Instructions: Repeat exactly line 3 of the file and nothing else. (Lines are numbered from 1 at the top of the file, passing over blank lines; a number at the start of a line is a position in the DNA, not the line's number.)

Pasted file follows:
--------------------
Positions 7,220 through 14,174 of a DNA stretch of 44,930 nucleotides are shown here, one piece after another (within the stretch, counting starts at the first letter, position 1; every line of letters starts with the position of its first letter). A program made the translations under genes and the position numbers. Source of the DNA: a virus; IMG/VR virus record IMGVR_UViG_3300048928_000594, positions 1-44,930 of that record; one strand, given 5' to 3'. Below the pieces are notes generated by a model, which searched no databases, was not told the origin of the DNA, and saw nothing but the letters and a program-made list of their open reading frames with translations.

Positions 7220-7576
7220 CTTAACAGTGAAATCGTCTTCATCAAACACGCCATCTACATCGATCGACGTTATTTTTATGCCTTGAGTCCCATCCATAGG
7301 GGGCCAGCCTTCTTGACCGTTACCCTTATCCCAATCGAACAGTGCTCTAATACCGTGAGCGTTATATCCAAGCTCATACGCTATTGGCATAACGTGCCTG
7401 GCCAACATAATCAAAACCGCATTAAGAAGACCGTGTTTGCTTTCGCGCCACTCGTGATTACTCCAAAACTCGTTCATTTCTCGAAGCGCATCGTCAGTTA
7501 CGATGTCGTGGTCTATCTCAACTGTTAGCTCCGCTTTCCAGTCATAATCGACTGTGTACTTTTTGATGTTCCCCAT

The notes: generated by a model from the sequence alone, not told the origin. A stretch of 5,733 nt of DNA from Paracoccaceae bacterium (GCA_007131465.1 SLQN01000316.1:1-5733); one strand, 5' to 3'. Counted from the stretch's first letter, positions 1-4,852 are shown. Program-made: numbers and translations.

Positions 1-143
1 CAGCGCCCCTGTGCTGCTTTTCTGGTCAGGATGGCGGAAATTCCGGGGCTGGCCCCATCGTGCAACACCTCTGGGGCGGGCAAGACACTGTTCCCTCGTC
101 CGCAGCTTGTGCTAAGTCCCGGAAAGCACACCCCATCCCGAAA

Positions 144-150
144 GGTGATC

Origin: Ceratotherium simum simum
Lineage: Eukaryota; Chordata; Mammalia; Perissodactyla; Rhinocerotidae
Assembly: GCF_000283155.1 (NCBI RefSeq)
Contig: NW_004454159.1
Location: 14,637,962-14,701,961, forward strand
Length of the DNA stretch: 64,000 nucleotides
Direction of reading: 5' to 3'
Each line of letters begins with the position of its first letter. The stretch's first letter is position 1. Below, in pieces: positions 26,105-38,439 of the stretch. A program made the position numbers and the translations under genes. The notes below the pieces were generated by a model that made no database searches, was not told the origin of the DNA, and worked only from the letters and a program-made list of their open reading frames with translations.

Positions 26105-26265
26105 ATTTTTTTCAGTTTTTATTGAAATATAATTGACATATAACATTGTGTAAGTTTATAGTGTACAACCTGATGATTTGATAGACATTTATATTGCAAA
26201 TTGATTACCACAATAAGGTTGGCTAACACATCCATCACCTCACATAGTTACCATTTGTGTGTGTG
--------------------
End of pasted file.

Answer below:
7220 CTTAACAGTGAAATCGTCTTCATCAAACACGCCATCTACATCGATCGACGTTATTTTTATGCCTTGAGTCCCATCCATAGG